Finally, I get the clubhouse thing, and how if you can’t get along with Bobby, then blah blah blah. So maybe Escobar absolutely needed to get moved at some point. Still, I don’t think it had to happen this past year. I think his value was at its nadir, and a good businessman does not unload an unwanted asset at its lowest point, he waits for it to rebound. Some people have said the Braves may actually have had reason to expect Escoabar to decline still further. I don’t see it–I see a good, relatively young player who had a down year. If Escobar does become non-tender bait, which I still think is unlikely, then I’ll retroactively up Wren’s grade on this deal. Until then, he earns a solid D- on the SS swap.

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      • Holier says:

        Can’t reply to the other post, so I’ll just go here.

        Ankiel has a .5 WAR in his time with the Braves, and the Braves as a total had -1.4 WAR. A pretty clear upgrade over McLouth and Melky at the time. That said, I would take McLouth over the other two going forward (ignoring contract).

        I think the main motivation to move him was part of what you said,
        “Some people have said the Braves may actually have had reason to expect Escoabar to decline still further. I don’t see it–I see a good, relatively young player who had a down year.” If the Braves believed how you did about Escobar, the trade likely would not have taken place, clubhouse thing aside. If they don’t think a bounceback is in order, it’s best to cut bait before his value starts seriously plummeting. The package in return was useful but not spectacular, but if Escobar truly becomes non-tender bait at the end of this year, the Braves end up with a lot more than they had riding him out.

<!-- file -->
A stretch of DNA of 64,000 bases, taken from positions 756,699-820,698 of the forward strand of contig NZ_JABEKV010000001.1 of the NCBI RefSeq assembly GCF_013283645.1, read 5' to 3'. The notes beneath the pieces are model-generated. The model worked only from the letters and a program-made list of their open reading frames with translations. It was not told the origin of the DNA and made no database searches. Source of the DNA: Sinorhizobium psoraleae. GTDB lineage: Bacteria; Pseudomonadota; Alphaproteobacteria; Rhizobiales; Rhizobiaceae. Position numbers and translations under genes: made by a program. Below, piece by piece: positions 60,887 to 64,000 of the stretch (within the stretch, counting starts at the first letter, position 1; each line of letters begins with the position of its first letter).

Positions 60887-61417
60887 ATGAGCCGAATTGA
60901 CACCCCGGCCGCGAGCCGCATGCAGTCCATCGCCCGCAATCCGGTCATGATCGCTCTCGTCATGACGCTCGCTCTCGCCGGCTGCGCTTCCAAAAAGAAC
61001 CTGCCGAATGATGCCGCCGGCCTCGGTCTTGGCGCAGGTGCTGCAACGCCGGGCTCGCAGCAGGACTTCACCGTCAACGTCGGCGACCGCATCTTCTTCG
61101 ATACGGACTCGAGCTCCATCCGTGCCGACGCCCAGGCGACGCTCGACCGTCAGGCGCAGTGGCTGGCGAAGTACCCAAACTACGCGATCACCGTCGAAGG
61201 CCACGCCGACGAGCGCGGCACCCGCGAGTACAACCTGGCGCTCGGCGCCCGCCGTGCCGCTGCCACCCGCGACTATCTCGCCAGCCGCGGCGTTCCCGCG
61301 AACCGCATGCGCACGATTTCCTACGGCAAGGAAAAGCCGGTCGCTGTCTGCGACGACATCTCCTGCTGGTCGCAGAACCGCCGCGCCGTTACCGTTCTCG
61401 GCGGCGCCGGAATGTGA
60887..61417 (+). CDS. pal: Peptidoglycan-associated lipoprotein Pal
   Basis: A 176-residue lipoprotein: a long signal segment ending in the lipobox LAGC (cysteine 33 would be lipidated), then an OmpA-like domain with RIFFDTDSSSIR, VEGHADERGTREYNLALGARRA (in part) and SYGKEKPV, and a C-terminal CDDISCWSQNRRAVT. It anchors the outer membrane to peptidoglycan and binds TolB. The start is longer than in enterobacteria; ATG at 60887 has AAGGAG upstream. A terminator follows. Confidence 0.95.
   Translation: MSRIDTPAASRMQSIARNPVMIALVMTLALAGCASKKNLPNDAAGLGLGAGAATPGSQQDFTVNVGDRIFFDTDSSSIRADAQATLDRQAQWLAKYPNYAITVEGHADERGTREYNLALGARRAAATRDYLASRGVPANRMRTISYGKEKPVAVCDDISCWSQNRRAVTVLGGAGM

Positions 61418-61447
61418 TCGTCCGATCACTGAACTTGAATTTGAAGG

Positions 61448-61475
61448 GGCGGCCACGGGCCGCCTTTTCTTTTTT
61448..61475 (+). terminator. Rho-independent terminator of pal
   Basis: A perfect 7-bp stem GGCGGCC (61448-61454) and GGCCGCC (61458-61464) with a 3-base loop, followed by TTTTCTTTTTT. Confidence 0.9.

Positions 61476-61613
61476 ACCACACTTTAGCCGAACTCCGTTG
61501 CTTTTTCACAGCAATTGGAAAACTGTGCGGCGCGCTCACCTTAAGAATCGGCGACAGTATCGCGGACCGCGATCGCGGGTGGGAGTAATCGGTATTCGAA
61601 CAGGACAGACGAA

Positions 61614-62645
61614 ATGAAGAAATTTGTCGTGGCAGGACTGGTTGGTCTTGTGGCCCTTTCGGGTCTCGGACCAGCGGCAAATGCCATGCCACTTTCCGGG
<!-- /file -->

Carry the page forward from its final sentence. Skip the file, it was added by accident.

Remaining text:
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    • AJ says:

      No, you shut up! Is it so difficult to acknowledge that the Escobar for Gonzalez deal was hideous and is going to hurt the Braves long term? Is it franchise crippling? Of course not. I’m trying to mock one deal here, not indict the entire Frank Wren regime. Psst, it is the same logic that acknowledges my team’s GM can make a competent free agent signing. FRANCIS FOREVER!!!!!

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      • deadpool says:

        Man, people forget that before Escobar started playing in the Majors he was nobody. He was universally considered an overdraft and in his debut season in AA he posted a .346 SLG. He flashed power in four months of his rookie season and all the predictions that he was going to be a .280 empty hitter evaporated. I’m not saying you should never revise opinions, but even still there were alot of people who never though Yunel would be as good as he was in 2008, and still alot who thought that was his peak afterward. The only real improvement he made was in discipline and that made him above average, but alot of his value as a future “superstar” was tied into some vague notion that he’d find that power again. He’s got a good chance at being a useful player going forward, and that’s well and good, but whether he was worth the headache is something that we just can’t know on the outside looking in.